Dr. Yarnell also taught us the concept of Opposing Assistance, or using two herbs with opposite actions in the same formula. For example, if his patient needs some stimulation but not too much, instead of using a mild adaptogen, he will incorporate a strong herb and an herb with a milder opposite action to achieve a balance. He finds this yields the best clinical results. It is also a good lesson for life: moderate and find an answer by applying opposing wisdom. In the second hour, Dr. Yarnell presented a few cases so we could see how he applies these concepts of formulation in practice.

Bright and early on Saturday, the most intriguing thing I learned from Dr. Yarnell's opening talk was about the need for certain bugs in our gut (that make up our microbiome) in order to breakdown certain medicinal herbs. This means that if a particular herb is not working for your patient, the problem may lie in the population of gut flora, rather than in the herb itself. If the herb's active constituents cannot be exposed via digestion by certain bugs, it cannot possibly do its job correctly! For example, research from 2012 tells us that the catechins in green tea (Camellia sinensis) requireLactobacillus plantarum, a particular gut microbe, for metabolism. Interestingly, green tea makes me sick to my stomach. Perhaps I am deficient inLactobacillus plantarumand therefore cannot break it down properly? Amazing!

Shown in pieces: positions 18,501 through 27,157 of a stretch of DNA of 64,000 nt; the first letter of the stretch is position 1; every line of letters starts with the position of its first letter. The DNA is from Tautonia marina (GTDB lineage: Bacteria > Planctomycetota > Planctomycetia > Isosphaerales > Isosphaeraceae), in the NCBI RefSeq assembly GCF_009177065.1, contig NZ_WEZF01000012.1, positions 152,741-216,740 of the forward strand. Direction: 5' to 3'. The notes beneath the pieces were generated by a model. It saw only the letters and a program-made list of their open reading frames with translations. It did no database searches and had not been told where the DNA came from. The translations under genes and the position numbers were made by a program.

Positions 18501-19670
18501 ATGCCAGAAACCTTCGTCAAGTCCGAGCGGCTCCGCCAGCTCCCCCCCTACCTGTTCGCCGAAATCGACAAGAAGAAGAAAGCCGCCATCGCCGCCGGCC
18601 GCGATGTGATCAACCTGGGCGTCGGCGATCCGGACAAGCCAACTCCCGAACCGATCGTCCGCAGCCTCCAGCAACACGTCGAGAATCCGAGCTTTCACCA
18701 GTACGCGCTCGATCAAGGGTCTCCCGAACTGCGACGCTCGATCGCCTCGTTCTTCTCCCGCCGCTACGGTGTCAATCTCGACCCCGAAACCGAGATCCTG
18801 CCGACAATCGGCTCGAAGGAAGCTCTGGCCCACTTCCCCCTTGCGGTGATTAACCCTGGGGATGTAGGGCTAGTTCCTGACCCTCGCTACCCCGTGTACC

Dr. Morstein opened Sunday's lectures with a talk on SIBO (small intestinal bacterial overgrowth). If ever there was a doc who speaks with conviction and does her investigative research, it is Dr. Morstein. She taught us that using antibiotics is sometimes appropriate, and that one should never be shy; call any company whose product you question and ask them about it. Go to the source to answer your question so that you may treat your patients with confidence.

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McKenzie and Dr. Lou